You pulled me through scabby streets
into a lift where drawings of fleshy girls
peeled from the walls. I was to be healed.
The apartment of cats breathing dust, cut-outs of kittens
and roses and shining blue eyes was meant to be a kind of heaven.
Black-draped, she gripped my hands and whispered, "Yes, yes.
Yes, yes" as you prodded the craters in my skin, said my face in home video
shurt you. – I imagined you, piously trembling as I ate lollies, ran
down a beach caked in salt and sand. – There were thousands
of eyes then, and fur against my legs as she slurped
holy water, scratched airy crosses, spat
in my face and moaned at the floor,
you hovering like the cruellest flower.
I tried to speak to you but my mouth seemed full
of roses, the light was smothered by cats,
her fingers lashing at my red marks and blisters
as far off somewhere you pressed yourself
against a wall and yowled at me to pray.
These days I remember the itch on my elbow
as we came home, you sniffing and cooking me bland potatoes,
running me endless baths, making a mental note:
things will always be wrong. We send you photos you dislike,
and you sit in your dressing gown skimming
the scraps of alien things, our wonky grins;
we think of your living room full of flawed children,
faces slammed down, chewing dust. How sick we are, you wheeze,
how sick we are.
They stand on scraps of broadsheet leaves, behind
this red-brick building; he’s been talking since
they left; the alley’s dim, his speech unwinds,
unwinds, unwinds, newspapered fingerprints
smudge over her; he throws out figures, names,
analysis, statistics, sparkling things
economists have said, “it’s all a game”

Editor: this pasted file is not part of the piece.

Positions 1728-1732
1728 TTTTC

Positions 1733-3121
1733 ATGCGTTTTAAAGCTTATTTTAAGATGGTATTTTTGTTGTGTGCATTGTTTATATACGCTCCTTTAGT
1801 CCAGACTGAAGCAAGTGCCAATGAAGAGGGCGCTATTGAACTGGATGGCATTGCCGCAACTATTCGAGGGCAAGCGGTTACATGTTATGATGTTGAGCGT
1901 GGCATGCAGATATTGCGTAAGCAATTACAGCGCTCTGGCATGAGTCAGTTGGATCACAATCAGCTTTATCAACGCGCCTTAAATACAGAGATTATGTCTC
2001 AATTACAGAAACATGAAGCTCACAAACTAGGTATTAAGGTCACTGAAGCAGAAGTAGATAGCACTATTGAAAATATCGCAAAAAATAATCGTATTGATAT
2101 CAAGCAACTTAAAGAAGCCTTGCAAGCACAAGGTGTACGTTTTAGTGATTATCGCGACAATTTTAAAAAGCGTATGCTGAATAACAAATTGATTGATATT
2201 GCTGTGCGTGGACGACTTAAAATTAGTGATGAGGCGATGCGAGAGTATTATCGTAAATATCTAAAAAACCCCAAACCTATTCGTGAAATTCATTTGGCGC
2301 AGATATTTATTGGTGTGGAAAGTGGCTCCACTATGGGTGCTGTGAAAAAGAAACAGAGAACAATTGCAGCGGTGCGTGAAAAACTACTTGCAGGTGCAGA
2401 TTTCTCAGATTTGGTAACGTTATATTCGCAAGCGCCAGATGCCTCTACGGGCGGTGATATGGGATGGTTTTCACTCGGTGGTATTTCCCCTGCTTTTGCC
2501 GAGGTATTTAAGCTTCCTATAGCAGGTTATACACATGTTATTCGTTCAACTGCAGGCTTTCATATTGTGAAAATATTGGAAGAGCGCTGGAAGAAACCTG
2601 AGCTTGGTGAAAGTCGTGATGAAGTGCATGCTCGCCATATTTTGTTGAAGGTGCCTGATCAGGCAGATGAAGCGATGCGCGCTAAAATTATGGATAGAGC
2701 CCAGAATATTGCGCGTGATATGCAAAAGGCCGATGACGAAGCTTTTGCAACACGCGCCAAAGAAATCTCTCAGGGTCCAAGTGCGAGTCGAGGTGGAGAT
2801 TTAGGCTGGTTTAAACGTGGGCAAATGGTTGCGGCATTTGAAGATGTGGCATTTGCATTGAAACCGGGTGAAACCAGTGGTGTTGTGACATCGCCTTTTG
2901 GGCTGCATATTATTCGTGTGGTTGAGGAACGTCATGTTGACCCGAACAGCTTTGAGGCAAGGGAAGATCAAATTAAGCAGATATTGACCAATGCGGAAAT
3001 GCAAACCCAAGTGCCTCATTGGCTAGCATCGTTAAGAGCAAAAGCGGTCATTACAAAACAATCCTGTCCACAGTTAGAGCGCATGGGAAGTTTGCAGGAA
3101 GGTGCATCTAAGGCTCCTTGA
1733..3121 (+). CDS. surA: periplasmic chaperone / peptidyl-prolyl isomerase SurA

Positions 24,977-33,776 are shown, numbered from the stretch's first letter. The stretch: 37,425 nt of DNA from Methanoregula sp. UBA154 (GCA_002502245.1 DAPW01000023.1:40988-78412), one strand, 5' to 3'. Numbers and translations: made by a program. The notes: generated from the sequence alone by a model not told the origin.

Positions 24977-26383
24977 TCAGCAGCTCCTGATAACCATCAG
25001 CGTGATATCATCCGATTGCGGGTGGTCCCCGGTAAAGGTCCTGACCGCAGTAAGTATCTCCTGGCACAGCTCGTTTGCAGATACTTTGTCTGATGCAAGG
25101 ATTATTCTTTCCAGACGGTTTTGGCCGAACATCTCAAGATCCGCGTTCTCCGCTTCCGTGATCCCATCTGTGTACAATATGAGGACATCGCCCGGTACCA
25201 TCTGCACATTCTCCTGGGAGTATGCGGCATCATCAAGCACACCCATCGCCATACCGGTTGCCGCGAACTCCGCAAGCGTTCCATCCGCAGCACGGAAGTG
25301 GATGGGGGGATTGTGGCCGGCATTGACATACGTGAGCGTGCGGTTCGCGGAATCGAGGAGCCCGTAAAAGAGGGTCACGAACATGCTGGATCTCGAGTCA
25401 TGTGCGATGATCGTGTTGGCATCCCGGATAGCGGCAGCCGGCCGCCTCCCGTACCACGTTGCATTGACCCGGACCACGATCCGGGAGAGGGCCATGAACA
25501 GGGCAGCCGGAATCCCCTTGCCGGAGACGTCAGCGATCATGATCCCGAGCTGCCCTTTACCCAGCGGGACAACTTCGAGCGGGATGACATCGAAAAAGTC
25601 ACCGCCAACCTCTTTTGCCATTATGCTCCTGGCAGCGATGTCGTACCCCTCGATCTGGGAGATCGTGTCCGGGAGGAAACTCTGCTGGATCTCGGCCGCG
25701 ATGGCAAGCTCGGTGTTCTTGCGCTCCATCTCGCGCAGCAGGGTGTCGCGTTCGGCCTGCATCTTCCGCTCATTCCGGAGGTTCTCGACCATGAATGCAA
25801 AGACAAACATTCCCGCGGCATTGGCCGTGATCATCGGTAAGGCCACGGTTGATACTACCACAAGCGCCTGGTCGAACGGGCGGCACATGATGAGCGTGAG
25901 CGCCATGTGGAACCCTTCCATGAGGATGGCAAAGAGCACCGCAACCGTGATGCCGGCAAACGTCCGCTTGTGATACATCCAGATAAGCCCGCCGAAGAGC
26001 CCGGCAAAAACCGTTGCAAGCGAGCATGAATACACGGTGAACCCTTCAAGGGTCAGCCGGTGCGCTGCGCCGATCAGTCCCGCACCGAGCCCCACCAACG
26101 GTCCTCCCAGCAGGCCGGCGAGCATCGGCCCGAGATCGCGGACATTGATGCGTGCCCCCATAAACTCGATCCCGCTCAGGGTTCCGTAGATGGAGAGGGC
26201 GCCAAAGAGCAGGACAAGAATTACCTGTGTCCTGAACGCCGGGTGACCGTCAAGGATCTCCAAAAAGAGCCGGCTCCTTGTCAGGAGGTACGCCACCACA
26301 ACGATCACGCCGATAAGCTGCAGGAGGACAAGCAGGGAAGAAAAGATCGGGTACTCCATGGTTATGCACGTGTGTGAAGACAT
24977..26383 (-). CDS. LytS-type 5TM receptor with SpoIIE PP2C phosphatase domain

he laughs; her neck is cold; he clings and clings
to her; the calculations crumble, she
tastes like a broken wine glass as he smears
her lips with numbers, begging her to see;
knowing, of course, he will not find it here
he presses her against the dark red bricks.
He knows she doesn’t get French politics.
Summer in the City
This afternoon postcards with the Queen's head on them
have been quietly disappearing from the soggy racks, as dozens
of us have scrawled I MISS YOU IT'S AWFUL on the back
not knowing where to send them. Or so I like to think.
Though perhaps there are others whose knees buckle on buses
crashing through Catford, sometimes, when Crazy Bus Lady, a local
celebrity, throws back her head to howl Amazing Grace
at us, the rattling cattle. There must be others who notice
rain-beaten cafe tables and secluded spots in parks
where someone is missing, who pass through a square remembering
its Legoland equivalent. By the way, the woman we saw
in her black and white silks and painted misery
is still there, sobbing on the street corner as if all her bones
are breaking to pieces, the hat by her feet glinting toothily
with pound coins. Everywhere I go I hear brass bands.
Annie Katchinska is originally from Moscow and currently lives in London, where she's in her final year of school. She has won the Foyle Young Poets of the Year Award twice and in 2007 came second in the Christopher Tower poetry competition. Annie is part of the editorial team of Pomegranate (www.pomegranate.me.uk), an online zine that publishes young poets. She also rambles a bit at murielmatters.blogspot.com.